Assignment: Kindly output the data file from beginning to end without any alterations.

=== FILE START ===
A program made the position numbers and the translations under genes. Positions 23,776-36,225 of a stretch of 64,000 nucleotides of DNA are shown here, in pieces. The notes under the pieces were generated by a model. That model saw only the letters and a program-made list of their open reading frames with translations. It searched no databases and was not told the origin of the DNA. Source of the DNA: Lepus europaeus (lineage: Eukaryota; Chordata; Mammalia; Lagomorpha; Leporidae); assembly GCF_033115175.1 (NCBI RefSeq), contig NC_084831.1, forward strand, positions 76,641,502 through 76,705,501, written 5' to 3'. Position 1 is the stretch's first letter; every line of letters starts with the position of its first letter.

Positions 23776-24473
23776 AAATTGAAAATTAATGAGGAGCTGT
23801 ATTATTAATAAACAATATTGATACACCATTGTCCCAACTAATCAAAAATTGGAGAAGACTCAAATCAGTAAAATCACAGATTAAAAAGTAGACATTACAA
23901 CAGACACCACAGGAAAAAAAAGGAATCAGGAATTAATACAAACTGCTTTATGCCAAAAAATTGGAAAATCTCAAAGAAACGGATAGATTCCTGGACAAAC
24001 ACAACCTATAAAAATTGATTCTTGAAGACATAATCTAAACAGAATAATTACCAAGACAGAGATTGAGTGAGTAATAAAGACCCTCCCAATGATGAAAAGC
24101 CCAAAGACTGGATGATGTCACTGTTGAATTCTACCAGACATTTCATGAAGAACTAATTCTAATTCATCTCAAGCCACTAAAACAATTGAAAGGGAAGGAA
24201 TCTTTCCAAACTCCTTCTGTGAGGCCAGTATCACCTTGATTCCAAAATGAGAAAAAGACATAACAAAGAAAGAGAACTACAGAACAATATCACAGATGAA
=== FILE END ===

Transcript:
A program made the position numbers and the translations under genes. Positions 23,776-36,225 of a stretch of 64,000 nucleotides of DNA are shown here, in pieces. The notes under the pieces were generated by a model. That model saw only the letters and a program-made list of their open reading frames with translations. It searched no databases and was not told the origin of the DNA. Source of the DNA: Lepus europaeus (lineage: Eukaryota; Chordata; Mammalia; Lagomorpha; Leporidae); assembly GCF_033115175.1 (NCBI RefSeq), contig NC_084831.1, forward strand, positions 76,641,502 through 76,705,501, written 5' to 3'. Position 1 is the stretch's first letter; every line of letters starts with the position of its first letter.

Positions 23776-24473
23776 AAATTGAAAATTAATGAGGAGCTGT
23801 ATTATTAATAAACAATATTGATACACCATTGTCCCAACTAATCAAAAATTGGAGAAGACTCAAATCAGTAAAATCACAGATTAAAAAGTAGACATTACAA
23901 CAGACACCACAGGAAAAAAAAGGAATCAGGAATTAATACAAACTGCTTTATGCCAAAAAATTGGAAAATCTCAAAGAAACGGATAGATTCCTGGACAAAC
24001 ACAACCTATAAAAATTGATTCTTGAAGACATAATCTAAACAGAATAATTACCAAGACAGAGATTGAGTGAGTAATAAAGACCCTCCCAATGATGAAAAGC
24101 CCAAAGACTGGATGATGTCACTGTTGAATTCTACCAGACATTTCATGAAGAACTAATTCTAATTCATCTCAAGCCACTAAAACAATTGAAAGGGAAGGAA
24201 TCTTTCCAAACTCCTTCTGTGAGGCCAGTATCACCTTGATTCCAAAATGAGAAAAAGACATAACAAAGAAAGAGAACTACAGAACAATATCACAGATGAA